In the preferred embodiment of the invention, I secure a U-shaped channel, defined by laterally spaced sidewalls 60 and a bottom Wall 62, to the upper face of horizontal leg 61 of the base member defined by angles 30, 32 and 34. As illustrated in Fig. 2, bottom channel wall 62 may be permanently secured to the base member by means of a suitable fastening element 63, the shank 65 of which may be imbedded in header 14. If desired, In this manner I provide a double walled peripheral member with which the lower ends of a plurality of stud channels are associated.

Preferably, channels 70 are substantially C-shaped in cross section, see Figs. 3, 4, and 7, and comprise side and end walls 72 and 74 respectively, wherein the free ends of side walls 72 are turned inwardly as at 76. These channels may be secured to base panel 60 by means of rivets, screws 78, or other suitable fastening means An L-shaped channel including a horizontal leg and a vertical leg 82 may be secured to the upper end of vertical channels 70 by suitable fastening means, such as, by way of example, self-tapping screws 84 or the like, leg 80 being disposed in spaced parallelism with bottom wall 62 for providing a horizontal shelf or ledge engageable by outturned flange 88 of the side wall panels 86.

The side walls 24 of the structure may be fabricated from lengths of sheet material formed whereby to provide an elongated panel portion 86, the upper end of which is turned outwardly or rearwardly to provide a flange 88 constructed and arranged to overlappingly engage the upper surface of leg 80 of the panel which circumscribes the upper ends of vertical panels 70.

The other end of panels 36 are adapted to be received between the adjacent faces of base channel 60 and sidewalls 72 of channels 76, see Fig. 2. If desired, a trim or finish strip comprising legs 81 and 83 may be secured in place around the outer edge of the composite floor 22 by means of fastening elements 85.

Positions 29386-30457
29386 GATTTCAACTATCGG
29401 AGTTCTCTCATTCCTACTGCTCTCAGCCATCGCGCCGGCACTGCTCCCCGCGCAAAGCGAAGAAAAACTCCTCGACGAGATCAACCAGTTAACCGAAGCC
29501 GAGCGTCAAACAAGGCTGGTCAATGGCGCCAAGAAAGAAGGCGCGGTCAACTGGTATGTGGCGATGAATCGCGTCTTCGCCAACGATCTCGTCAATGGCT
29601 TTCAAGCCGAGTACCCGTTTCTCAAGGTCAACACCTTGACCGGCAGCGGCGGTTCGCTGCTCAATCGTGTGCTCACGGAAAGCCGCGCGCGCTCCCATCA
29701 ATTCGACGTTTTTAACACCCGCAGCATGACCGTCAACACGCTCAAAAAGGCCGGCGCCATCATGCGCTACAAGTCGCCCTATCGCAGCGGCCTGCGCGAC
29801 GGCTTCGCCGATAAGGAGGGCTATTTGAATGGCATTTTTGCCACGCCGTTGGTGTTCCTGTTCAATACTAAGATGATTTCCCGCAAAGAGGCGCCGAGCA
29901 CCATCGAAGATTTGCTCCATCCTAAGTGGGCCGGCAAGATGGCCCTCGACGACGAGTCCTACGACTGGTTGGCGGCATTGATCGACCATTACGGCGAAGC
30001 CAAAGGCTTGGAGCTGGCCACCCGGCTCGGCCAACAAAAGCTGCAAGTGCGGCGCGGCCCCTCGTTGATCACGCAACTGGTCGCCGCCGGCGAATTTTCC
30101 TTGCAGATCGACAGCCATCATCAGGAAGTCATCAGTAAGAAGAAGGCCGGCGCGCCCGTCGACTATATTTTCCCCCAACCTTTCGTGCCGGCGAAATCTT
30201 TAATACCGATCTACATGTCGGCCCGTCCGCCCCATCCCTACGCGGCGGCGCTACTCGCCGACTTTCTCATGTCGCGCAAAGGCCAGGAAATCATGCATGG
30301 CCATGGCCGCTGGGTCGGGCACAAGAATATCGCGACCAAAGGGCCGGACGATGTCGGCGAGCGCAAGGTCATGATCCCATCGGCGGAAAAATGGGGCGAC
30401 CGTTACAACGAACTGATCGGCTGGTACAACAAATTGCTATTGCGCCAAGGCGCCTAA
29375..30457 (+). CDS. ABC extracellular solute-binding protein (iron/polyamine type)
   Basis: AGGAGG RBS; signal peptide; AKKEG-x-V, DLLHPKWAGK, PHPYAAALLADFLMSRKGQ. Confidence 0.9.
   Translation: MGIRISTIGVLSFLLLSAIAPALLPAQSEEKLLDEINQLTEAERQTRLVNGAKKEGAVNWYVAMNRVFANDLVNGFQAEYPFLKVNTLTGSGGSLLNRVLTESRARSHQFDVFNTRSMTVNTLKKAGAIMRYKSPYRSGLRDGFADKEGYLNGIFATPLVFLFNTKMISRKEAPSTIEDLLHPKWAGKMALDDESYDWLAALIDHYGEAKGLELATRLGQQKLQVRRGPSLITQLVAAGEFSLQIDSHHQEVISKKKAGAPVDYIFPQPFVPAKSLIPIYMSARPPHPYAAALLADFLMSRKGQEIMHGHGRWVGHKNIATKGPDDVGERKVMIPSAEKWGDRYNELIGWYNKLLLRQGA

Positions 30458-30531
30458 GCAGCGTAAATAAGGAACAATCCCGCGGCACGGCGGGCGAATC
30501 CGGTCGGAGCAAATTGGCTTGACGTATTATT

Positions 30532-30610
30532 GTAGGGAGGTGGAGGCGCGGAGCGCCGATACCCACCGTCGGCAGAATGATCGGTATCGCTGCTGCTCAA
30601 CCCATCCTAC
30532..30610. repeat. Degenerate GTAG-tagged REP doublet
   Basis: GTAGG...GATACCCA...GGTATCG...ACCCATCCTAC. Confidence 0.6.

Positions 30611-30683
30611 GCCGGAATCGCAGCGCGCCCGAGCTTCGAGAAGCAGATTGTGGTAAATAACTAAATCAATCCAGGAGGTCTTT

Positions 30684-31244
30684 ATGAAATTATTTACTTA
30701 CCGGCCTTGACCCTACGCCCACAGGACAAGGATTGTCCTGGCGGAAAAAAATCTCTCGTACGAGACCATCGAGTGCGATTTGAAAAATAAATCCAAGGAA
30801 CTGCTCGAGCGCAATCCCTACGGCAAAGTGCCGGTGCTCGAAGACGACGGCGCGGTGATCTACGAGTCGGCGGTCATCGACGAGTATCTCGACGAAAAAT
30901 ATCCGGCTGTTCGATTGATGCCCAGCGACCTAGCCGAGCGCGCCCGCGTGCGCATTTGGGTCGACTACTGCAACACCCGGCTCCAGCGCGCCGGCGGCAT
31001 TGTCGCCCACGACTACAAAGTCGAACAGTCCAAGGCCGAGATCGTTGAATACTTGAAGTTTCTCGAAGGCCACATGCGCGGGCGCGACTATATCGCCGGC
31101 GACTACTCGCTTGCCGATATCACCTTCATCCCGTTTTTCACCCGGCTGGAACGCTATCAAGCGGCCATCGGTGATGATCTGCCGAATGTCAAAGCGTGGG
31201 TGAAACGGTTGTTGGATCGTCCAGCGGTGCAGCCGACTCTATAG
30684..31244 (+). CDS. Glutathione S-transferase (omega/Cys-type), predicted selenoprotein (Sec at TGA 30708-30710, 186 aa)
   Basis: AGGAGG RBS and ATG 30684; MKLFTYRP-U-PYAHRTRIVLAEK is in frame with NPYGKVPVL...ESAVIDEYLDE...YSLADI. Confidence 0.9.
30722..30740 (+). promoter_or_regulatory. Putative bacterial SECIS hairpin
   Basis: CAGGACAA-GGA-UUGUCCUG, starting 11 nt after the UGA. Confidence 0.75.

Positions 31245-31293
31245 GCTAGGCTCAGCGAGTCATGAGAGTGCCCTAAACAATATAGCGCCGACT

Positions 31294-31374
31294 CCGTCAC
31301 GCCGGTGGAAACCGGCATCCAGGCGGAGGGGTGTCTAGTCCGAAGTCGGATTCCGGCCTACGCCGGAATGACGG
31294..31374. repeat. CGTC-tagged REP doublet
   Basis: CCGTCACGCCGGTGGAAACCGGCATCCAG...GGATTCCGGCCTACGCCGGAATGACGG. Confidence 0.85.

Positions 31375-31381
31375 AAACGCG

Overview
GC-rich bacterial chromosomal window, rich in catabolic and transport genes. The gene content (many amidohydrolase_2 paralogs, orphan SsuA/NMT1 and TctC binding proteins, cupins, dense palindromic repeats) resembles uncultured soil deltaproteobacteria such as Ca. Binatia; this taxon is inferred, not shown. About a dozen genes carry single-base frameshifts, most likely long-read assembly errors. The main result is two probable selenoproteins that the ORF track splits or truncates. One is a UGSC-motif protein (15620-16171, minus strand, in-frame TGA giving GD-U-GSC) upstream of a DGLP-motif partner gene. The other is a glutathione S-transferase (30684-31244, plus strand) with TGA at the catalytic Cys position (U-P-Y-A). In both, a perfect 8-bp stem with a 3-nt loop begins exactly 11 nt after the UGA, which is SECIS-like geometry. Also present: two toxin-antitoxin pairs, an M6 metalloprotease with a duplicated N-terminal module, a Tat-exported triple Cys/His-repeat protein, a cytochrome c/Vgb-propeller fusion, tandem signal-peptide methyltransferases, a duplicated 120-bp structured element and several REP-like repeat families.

With reference now to Fig. 7 it will be noted that one of the side edges of elongated panels 86 are provided with an outturned flange 2 whereas the other edge is turned outwardly as at 94, thence over as at 96 and thence inwardly as at 93 for providing an elongated U-shaped groove into'which flange 92 of a similar adjacent panel is receivable. The outer face of leg 98 abuts end wall 74 of channel 70, being secured thereto by suitable fastening means, such as a metal screw 100, Fig. 2, which passes through flange 92, and legs 94 and 98 of the U-shaped groove of an adjacent panel for providing an interlocked rigid connection.

The ceiling and side wall constructions are similar. In the ceiling, a plurality of channels 70 are provided lengthwise of the unit, see Figs. 1 and 2, the ends of said channels engaging ledge-forming horizontal channel leg 89. The elongated panels denoted by the numeral 98 in Pig. 2 are similar in all respects to panels 86 of the side walls. The sides and ends of panels are provided with flanges and U-grooves, the same as panels 86, as evidenced by use of similar numerals. It will be noted that the ceiling panels may be secured in place by means of fastening members 97.